It is an object of this invention to provide for the imaging of copy sheets by a hectograph dye-imaged master sheet through the use of heat together with a minimal amount of pressure to effect contact and in the absence of the usual spirit duplicating fluids.
It is another object of this invention to provide a dry method for producing true hectograph copies directly from a master sheet, the formed images consisting of stains of dyestuff dissolved from the master images onto the copy sheet in the form of stable images of immediate intensity.
It is still another object of this invention to provide a dry hectograph duplicating method which avoids the transfer of any undissolved dyestulf to the copy sheet.
It is a still further object of the present invention to provide for the continuous imaging of a continuous copy sheet and in the absence of combustible volatile solvents.
These and other objects are accomplished in the manners hereinafter described.
Other features and advantages will hereinafter appear.
In the drawing:
FIGURE 1 is a fragmentary sectional view showing in detail a master sheet and a copy sheet embodying the principles of this invention, shown out of contact for purposes of clarifying the illustration.
FIG. 2 is a sectional view showing an arrangement of a master carrying drum, a copy sheet preheater and a heated pressure roll included in an apparatus suitable for carrying out the process used herein for duplicating and transferring hectograph images from a master sheet to successive copy sheets.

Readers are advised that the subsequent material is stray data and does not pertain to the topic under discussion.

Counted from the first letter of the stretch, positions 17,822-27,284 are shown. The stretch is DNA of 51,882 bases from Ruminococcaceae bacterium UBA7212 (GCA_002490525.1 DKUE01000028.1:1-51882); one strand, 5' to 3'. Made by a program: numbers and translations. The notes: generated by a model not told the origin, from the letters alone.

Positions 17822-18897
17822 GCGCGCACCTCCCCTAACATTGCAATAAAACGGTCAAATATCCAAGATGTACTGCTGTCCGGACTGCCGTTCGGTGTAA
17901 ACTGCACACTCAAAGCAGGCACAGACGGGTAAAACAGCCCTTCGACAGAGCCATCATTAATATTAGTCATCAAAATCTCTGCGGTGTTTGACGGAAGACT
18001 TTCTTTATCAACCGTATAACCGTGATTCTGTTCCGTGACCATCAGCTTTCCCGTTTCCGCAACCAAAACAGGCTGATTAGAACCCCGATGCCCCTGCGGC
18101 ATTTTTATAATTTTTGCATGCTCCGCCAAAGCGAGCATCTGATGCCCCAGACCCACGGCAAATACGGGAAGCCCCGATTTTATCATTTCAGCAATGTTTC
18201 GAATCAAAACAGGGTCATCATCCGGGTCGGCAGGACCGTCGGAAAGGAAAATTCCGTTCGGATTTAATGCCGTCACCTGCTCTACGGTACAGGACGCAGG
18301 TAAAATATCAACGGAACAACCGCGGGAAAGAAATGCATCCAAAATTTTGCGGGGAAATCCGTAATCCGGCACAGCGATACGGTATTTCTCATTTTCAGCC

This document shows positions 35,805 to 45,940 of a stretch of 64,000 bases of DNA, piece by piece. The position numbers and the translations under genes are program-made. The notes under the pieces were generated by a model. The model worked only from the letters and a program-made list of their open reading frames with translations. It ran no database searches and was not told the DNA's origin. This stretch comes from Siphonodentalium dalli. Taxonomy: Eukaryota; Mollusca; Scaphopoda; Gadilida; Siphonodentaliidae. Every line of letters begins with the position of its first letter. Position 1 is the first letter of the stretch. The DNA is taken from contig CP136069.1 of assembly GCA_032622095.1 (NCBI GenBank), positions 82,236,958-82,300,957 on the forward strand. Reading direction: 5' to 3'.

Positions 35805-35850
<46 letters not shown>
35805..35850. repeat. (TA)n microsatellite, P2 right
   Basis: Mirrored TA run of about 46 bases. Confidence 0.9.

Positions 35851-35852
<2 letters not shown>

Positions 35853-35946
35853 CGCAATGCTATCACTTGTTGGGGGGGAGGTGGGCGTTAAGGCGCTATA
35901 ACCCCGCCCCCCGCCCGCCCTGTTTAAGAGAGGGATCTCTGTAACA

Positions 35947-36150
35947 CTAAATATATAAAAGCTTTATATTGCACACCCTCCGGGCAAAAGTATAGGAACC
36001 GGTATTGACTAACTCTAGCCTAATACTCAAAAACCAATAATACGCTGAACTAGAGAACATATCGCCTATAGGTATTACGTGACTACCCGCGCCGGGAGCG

FIG. 3 is a sectional view of an arrangement of a master carrying drum and copy sheet preheater in a simplified apparatus for carrying out the process of this invention.
FIG. 4 is a sectional view of an arrangement of a continuous master sheet and a continuous copy sheet according to the present invention.
As shown by FIG. 1 of the drawing, a master sheet 10 is provided with images 11 thereon of soluble material capable of producing color on a copy sheet. A copy sheet 13 is provided with a superficial film 12 of heatmeltable solid developer impregnated on the surface thereof.
In the device and process used for copying or duplicating the printed matter from the master sheet shown diagrammatically in FIG. 2, master sheet 10 is shown carried by a drum 21 and in pressure contact with a copy sheet 13 with the coated side 12 of the copy sheet facing and in contact with the imaged surface, i.e. bearing image 11, of the master sheet. The copy sheet is preheated by hot plate 15 and then advanced between the drum 21 and the roller 22. If desired, a bank of infrared heating lamps 16 may be used to preheat the copy sheet. Roller 22 is heated by any suitable means 23, such as an electrical coil or the like, in order to maintain the coating on the copy sheet at a determinate temperature suitable for layer 12 to dissolve off dye from the imaged master. Although heat is applied constantly to the roller 22, it is to be noted that heat does not accummulate on the master sheet ill or drum 21 carrying the master sheet and thereby melt or otherwise impair the image or images carried by the master sheet. This application of heat and pressure over a very short interval of time enables the copy sheet to make a complete copy.